*Passenger Considerations. The C-130 does not have a separate passenger compartment, and passengers compete for available ACL. For planning purposes, estimate each passenger to weigh 210 pounds. This weight may vary with type of mission (refer to FM 55-12) and should be confirmed with AMC as early as possible. When using side-facing seats, plan for a maximum of 29 passengers. The C-130 will carry a maximum of 90 passengers (80 including flight crew for over water flight).

NOTE: Side-facing seats number 1 through 10 and 13 through 22 left and right must be installed in pairs. Seats 11 and 12 must be installed with 10 and 13 respectively, as these seats will not stand alone.

Palletized Cargo Restrictions. The C-130 can accommodate up to six 463L pallets. Usable surface dimensions of a 463L pallet are 84 inches long by 104 inches wide. Pallet criteria according to position, weight, and height are in Figure 2-2.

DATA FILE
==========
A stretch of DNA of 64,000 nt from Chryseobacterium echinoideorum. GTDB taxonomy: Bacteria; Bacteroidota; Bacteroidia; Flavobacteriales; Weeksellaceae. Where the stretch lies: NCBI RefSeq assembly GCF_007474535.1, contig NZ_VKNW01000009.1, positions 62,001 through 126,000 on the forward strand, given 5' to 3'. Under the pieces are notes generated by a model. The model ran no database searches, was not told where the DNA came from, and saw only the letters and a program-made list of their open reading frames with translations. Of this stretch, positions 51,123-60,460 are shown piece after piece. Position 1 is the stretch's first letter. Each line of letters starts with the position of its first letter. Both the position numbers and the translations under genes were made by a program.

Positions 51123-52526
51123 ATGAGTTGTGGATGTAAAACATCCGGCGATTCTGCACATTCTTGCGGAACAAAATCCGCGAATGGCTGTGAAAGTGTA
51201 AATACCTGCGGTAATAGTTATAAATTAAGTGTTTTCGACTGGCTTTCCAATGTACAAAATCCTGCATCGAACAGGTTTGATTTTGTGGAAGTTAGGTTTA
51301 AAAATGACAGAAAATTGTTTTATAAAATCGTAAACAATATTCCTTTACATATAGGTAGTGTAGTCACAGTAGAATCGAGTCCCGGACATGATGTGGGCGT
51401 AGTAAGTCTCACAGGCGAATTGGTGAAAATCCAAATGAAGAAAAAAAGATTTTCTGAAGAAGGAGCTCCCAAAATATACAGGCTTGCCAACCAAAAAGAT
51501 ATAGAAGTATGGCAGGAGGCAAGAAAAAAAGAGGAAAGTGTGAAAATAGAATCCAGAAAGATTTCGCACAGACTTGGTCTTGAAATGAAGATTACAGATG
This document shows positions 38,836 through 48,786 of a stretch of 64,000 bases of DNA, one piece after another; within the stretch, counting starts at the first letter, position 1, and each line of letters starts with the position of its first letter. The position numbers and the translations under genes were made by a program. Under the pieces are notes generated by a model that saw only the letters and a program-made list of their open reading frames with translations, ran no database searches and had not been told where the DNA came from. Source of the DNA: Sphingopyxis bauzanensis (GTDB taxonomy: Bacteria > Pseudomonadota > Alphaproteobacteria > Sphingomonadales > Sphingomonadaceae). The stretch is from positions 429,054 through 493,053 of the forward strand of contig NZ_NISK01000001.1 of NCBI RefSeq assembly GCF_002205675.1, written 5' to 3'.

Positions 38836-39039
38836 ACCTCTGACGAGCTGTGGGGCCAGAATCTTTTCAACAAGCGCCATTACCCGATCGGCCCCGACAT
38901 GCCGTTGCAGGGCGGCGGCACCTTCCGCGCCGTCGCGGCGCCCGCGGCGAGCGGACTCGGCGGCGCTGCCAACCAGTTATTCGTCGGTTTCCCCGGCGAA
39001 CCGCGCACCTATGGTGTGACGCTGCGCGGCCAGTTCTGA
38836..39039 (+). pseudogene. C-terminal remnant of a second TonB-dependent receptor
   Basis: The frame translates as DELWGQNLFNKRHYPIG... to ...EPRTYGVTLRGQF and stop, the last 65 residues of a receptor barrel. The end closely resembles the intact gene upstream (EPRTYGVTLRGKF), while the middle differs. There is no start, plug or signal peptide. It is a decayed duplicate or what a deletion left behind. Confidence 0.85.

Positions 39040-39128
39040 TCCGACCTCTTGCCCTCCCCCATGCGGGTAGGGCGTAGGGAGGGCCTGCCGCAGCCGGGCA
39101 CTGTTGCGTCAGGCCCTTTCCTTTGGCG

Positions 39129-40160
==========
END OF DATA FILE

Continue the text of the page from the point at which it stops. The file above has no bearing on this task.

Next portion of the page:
For pallet positions 3 and 4, maintain a 6-inch aisle along the narrow side of the pallet. Do not exceed an overall dimension of 84 inches long, 98 inches wide, and 96 inches high. This will provide the necessary aisleway for emergency exit of the aircraft.

For pallet position 6, maintain an 18-inch aisle. Pallet cargo dimensions will not exceed 86 inches wide, 84 inches long, and 76 inches high. This provides access to the latrine, cargo loading aids stowed in the cargo door, and to the aft escape exit hatch on the aft end of the cargo ramp.